Monday August 14, 2017
Movie Review: Balzac and the Little Chinese Seamstress (2002)
It would be tough to imagine a more light-hearted, lyrical movie about the horrors of the Chinese Cultural Revolution. Normally I’d cry bullshit, but writer-director Dai Sijie based the movie on his own novella, which was based on his own experiences being re-educated in rural Sichuan province near the Tibet border from 1971 to 1974. Plus the movie is just lovely. Plus he gives us the lovelier Zhou Xun in the title role. Not Balzac; the other one.
At times I was reminded of the Danish coming-of-age film “Twist and Shout.” In both, two boys, between capers, respond to world events (Cultural Revolution; Beatlemania) and feel the deep ache of first love. In both, there’s an illegal abortion. In both, you can’t help but fall in love with the girl, too.
I was also reminded of “Pygmalion”: men attempting to educate a provincial woman. There are layers upon layers of irony in this. The two boys, Ma (Liu Ye) and Luo (Chen Kun), are sent to Sichuan province to unlearn western values and learn the deep, simple truths of peasants as dictated by Chairman Mao. Instead, they steal western literature, Balzac chiefly, and inculcate the little Chinese seamstress (Zhou) on the very thing they’re supposed to be unlearning: western values. Near the end, they toast each other for doing this well.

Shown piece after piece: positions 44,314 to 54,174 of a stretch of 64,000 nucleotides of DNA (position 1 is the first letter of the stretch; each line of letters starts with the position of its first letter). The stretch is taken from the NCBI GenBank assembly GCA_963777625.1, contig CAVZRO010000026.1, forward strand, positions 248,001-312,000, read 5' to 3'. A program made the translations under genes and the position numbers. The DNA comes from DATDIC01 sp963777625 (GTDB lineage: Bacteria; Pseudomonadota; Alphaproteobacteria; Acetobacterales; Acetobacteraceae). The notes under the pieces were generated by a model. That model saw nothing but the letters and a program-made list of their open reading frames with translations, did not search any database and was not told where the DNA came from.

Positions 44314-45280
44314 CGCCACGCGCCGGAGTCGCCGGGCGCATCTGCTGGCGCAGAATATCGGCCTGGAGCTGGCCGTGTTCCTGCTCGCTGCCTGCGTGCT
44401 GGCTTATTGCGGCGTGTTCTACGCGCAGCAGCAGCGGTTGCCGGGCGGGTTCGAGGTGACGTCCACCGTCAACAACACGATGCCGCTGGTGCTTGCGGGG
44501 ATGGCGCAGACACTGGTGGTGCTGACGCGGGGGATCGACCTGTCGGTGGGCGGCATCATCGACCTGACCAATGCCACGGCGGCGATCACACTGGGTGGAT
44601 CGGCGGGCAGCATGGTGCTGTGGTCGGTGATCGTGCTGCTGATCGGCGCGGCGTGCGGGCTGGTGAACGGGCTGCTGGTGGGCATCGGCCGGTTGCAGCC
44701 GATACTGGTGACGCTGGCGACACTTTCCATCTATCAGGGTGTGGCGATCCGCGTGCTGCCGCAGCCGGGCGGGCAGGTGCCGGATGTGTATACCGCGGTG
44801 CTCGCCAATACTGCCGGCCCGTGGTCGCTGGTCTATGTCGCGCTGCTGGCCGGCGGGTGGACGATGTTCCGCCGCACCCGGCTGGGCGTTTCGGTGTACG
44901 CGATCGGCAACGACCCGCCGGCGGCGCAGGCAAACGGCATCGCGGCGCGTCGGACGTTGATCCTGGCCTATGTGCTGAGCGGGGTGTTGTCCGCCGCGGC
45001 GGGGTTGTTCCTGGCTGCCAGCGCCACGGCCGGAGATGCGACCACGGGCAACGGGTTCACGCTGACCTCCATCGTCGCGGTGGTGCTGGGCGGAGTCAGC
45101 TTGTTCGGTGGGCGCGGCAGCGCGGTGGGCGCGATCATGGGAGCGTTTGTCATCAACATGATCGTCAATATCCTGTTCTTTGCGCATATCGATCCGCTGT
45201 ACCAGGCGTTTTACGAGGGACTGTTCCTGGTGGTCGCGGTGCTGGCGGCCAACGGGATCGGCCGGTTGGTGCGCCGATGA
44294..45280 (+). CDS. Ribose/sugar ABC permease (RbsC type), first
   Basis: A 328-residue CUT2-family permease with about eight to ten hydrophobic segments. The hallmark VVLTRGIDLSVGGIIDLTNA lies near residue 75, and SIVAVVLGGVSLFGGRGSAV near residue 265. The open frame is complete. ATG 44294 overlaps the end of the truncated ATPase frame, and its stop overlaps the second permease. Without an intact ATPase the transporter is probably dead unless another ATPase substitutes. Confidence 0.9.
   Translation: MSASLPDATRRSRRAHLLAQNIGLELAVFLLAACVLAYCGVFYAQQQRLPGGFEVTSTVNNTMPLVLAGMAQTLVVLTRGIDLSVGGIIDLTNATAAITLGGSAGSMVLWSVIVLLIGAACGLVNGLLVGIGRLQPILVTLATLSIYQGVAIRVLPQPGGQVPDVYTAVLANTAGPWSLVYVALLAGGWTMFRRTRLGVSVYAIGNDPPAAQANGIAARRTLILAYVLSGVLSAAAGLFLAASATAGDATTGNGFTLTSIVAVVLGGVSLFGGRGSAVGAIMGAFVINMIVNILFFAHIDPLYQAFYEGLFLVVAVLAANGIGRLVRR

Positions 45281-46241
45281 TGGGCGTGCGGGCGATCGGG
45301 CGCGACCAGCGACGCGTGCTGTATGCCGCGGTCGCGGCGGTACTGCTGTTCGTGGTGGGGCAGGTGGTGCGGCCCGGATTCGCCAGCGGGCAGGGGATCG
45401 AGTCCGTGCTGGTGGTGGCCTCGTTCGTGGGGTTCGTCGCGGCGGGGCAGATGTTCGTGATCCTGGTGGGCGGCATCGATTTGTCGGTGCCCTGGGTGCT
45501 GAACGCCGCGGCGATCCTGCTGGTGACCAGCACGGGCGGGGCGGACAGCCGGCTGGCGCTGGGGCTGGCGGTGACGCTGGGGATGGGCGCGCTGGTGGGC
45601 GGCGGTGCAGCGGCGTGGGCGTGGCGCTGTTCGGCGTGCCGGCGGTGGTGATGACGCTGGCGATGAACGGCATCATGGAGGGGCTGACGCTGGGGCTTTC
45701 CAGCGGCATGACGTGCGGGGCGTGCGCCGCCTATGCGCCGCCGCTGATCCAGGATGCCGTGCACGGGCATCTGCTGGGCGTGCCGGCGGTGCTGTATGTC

How well do they do this? She leaves them.
What Paris is
When they first arrive in the rural, mountainous village, one anticipates the worst. They’re out-of-their-element city boys whose very strength—their smarts—has been deemed a moral weakness, a plague upon the country and culture. A book they bring with them, a book of recipes for God’s sake, is torn up and thrown into the fire by the village leader (Wang Shuangbao) as being too bourgeois. He nearly does the same with Ma’s violin, too, which he thinks is a child’s toy, but Luo saves it. He says that it plays music. He gets Ma to play a Mozart sonata and lies about its provenance. He says it’s a mountain song entitled “Mozart is Thinking of Chairman Mao.” The violin is saved.